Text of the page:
It hardly seems coincidental that the sodomy charges were levelled at Anwar shortly after the opposition inflicted unprecedented defeats on Umno and its allies in the 2008 elections. Anwar's main campaign plank – combating the official, institutionalised discrimination that favours ethnic Malays over the country's large ethnic Chinese and Indian minorities – threatened the post-colonial order that has kept Umno and its National Front coalition on top since 1957.

In a court appearance earlier this year, Anwar, 64, a married father of six, denied accusations he had had sexual relations with a former male aide. Homosexuality is punishable by law in Malaysia by caning and up to 20 years in jail. The allegations were "a vile and desperate attempt at character assassination" and a "blatant and vicious lie" spread by his political enemies, he said. "This entire process is nothing but a conspiracy by Najib Razak to send me into political oblivion by attempting once again to put me behind bars."

Najib flatly rejects the idea of a political vendetta. But the recycling of sodomy accusations – Anwar was jailed on a similar charge in 1998 and detained until the conviction was quashed in 2004 – suggests a lack of originality characteristic of the prime minister. The case turns on the testimony of the alleged victim and DNA evidence produced by the prosecution. Defence lawyers suggested this week that Anwar's accuser was a "compulsive and consummate liar" who may have been put up to it. Yet the trial judge has already declared the prosecution's evidence "reliable" and credible", leading Anwar to claim he is being denied a fair trial.

Najib gives every appearance of preparing for snap polls on the assumption that Anwar will be out of the way and the opposition decapitated. He told Umno's annual congress to prepare for battle because "the time is near" and urged delegates to work harder, for example by using social media, to attract a "new generation of Malaysians who are more critical and have rising expectations of the government". The party must adapt or face "tragedy", he warned.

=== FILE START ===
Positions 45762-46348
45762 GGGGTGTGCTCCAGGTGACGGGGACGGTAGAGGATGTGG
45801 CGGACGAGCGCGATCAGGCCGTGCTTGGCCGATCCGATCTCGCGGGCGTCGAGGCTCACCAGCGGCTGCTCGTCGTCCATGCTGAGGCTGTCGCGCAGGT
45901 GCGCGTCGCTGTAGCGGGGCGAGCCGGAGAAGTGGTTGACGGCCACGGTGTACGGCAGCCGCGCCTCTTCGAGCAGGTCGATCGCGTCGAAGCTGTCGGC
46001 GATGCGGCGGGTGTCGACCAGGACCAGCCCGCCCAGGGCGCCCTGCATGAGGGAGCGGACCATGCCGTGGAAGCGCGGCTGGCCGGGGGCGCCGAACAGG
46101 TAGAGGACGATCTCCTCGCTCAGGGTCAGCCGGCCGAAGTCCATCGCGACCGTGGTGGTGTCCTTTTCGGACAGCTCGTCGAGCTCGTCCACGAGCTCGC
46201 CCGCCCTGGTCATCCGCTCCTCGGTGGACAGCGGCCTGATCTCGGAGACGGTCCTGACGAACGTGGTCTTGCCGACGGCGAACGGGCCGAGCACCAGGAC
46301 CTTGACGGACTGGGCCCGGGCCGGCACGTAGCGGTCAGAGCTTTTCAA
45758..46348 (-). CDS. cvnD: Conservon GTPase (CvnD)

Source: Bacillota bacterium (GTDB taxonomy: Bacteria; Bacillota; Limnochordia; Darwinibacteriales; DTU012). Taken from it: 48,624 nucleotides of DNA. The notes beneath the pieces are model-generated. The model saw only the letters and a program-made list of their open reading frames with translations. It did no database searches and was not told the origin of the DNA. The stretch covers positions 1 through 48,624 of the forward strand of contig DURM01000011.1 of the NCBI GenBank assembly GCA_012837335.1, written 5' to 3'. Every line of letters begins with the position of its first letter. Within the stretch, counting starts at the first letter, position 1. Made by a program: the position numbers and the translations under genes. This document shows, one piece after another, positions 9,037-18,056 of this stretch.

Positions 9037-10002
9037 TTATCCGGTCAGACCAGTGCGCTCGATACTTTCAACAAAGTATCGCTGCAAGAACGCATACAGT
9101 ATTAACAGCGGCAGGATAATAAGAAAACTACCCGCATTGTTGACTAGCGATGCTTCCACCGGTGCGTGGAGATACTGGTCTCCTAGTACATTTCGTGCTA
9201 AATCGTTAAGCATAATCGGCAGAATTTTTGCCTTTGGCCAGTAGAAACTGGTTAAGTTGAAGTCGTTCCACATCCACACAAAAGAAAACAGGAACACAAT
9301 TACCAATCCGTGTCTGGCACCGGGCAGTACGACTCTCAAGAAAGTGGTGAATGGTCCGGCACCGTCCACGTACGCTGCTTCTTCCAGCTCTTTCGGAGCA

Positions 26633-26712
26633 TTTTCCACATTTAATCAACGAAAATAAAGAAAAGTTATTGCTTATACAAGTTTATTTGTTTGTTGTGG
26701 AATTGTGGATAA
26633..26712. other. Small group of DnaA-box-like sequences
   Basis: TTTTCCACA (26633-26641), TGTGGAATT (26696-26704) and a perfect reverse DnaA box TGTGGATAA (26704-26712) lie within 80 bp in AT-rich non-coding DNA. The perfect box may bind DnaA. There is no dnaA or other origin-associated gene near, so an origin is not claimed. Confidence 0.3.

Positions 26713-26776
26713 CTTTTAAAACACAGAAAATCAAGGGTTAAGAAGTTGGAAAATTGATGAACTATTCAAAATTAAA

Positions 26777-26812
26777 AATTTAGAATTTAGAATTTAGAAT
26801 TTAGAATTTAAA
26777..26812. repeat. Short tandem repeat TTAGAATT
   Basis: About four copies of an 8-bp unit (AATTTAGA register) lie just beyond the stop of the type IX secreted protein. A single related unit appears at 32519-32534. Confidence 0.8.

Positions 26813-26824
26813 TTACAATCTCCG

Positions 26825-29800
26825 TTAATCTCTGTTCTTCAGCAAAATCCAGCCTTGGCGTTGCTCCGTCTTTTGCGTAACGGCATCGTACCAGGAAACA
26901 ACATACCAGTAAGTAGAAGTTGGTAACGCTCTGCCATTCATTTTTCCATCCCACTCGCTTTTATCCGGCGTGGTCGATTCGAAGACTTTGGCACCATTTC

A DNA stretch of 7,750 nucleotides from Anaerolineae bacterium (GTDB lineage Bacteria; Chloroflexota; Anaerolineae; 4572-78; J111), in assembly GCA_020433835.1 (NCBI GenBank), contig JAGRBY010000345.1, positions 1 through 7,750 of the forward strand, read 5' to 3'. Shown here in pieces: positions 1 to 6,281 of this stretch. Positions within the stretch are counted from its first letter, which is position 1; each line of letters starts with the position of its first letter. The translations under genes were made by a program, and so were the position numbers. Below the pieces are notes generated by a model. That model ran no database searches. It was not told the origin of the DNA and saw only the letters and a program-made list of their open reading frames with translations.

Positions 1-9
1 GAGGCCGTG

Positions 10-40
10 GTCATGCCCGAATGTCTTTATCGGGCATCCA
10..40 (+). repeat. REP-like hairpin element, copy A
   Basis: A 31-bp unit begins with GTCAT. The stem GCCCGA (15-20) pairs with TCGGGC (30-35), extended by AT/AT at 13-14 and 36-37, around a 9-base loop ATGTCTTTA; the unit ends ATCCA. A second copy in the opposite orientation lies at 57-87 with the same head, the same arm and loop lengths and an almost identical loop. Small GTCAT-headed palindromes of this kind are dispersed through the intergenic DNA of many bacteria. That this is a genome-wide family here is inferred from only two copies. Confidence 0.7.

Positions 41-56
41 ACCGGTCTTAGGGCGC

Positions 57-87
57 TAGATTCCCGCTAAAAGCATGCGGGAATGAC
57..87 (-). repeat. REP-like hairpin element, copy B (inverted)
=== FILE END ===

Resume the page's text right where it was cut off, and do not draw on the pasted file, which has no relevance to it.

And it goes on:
To Najib's evident alarm, that tragedy almost occurred in July when tens of thousands of protesters took to the streets of Kuala Lumpur. The highly unusual public display of discontent was spurred by a range of factors: spending cuts, official corruption and cronyism, a defective electoral system, curbs on public assembly and debate, and state-imposed censorship considered draconian even by regional standards. The example of recent political upheavals in neighbouring Thailand and Singapore also played a part. In response, thousands were beaten and detained by police.

Now Najib is taking no chances as his lieutenants warn that Anwar is fomenting an Arab spring-style uprising – a so-called "hibiscus revolution". Having more or less reneged on shaky, post-July promises of civil rights reform, Najib is now pushing through remodelled restrictions in the form of the Peaceful Assembly act.